Goldschmidt to undergo MRI on ailing elbow

Goldschmidt to undergo MRI on ailing elbow

LOS ANGELES -- D-backs first baseman Paul Goldschmidt has left the team to return to Phoenix for an MRI on his right elbow, which has been a source of some nagging discomfort for him over the past week.

"It was just a little sore," Goldschmidt said. "That's all I can say. It's been sore. It's been weird. I've never felt that. But it's not too bad. I've been able to play with it."

Goldschmidt, who is expected to return to Los Angeles on Tuesday following the MRI, tried multiple times to talk his way into the lineup Monday, but was rebuffed by manager Torey Lovullo.

"Today was a hard day for him," Lovullo said. "I made the decision to not play him, because he wanted to play. As recently as 20 minutes ago he was sitting in my office telling me he wanted to play and I said no, this is not something that we want to do at this point. We want to make sure everything is OK."

Goldy's injury update

Lovullo said the situation was "not a huge concern at this point" and Goldschmidt said he first began noticing the discomfort or stiffness back at the beginning of the team's recent homestand, which started Aug. 25.

"It's not constant or anything," Goldschmidt said. "Sometimes there's some pain, but nothing that I haven't been playing with. I don't really feel it during the game, when it's already warmed up and you're out there, whether that's the adrenaline or the intensity of the game. I can feel it in the morning and stuff, being a little sore or whatever -- I don't even know if that's the right word to describe it. Once it gets warmed up it's fine and I'm good to go."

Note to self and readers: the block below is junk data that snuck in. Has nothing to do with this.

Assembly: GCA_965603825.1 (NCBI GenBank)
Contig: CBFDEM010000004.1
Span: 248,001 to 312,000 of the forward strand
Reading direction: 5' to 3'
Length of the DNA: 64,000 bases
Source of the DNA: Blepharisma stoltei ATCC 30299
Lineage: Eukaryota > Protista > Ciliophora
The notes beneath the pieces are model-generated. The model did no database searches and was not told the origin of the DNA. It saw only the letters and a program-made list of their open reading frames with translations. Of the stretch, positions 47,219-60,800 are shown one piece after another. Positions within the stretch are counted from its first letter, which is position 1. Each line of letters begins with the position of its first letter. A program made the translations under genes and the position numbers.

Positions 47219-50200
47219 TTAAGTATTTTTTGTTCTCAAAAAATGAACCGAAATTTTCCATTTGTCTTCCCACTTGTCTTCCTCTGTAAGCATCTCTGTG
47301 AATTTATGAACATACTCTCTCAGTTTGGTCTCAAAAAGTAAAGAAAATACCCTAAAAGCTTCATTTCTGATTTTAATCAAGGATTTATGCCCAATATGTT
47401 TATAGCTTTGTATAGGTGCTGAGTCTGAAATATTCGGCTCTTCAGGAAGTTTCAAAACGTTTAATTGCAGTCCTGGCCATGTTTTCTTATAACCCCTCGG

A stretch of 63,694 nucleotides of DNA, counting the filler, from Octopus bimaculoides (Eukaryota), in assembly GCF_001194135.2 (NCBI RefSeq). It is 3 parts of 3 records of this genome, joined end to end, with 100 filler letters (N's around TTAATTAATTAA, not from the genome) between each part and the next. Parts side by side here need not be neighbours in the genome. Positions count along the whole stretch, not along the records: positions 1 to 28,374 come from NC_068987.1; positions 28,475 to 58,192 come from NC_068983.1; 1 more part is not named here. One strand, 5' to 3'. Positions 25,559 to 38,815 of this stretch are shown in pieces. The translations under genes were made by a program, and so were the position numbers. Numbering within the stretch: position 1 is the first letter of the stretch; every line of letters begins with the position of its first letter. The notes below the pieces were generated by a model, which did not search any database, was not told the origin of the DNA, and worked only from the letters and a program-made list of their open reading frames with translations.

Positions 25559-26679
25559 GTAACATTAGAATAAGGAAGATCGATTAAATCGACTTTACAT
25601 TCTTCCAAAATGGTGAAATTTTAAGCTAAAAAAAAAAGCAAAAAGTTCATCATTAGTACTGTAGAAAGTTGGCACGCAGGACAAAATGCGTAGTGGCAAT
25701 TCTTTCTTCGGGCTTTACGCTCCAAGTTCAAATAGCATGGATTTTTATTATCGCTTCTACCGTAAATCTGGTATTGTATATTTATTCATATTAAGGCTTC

Statcast: Goldschmidt's homer

Goldschmidt went 0-for-8 on Friday and Saturday against the Rockies at Coors Field before getting what Lovullo said was a regularly scheduled day off Sunday.

Given those numbers, it's easy to conclude that the elbow was affecting him, but while dealing with it on the last homestand, Goldschmidt hit four home runs in 21 at-bats and had an OPS of 1.595.

"It hasn't been like killing me," Goldschmidt said. "It hasn't been up or down. It's been weird. You feel it for a sec and then I won't feel it for a while and then it'll pop up and be gone for a while. I think the best thing is it hasn't affected preparation or the game. I've been playing through it and I can continue to do that and will if I have to. But hopefully with some rest for a couple of days it'll get back to 100 percent or close to it."

Goldschmidt is in the midst of an MVP-like season. Among NL players entering Monday, he was second in OBP (.424), third in RBIs (109) and walks (87), fourth in homers (33) and total bases (289), fifth in slugging (.597) and OPS (1.022), seventh in average (.314) and tied for 11th in stolen bases (17).

An extended absence would be a blow to a D-backs team, which had won 10 straight through Sunday and held a commanding 6 1/2-game lead over the Rockies for the top NL Wild Card spot.

"I don't know exactly what they're going to be looking for," Goldschmidt said of the MRI. "Whatever happens, I'm pretty confident I can play. It's been getting better every day but it hasn't gone away now for a week or so. As long as it doesn't get worse, it hasn't affected me."

Steve Gilbert has covered the D-backs for MLB.com since 2001. Follow him on Twitter @SteveGilbertMLB. This story was not subject to the approval of Major League Baseball or its clubs.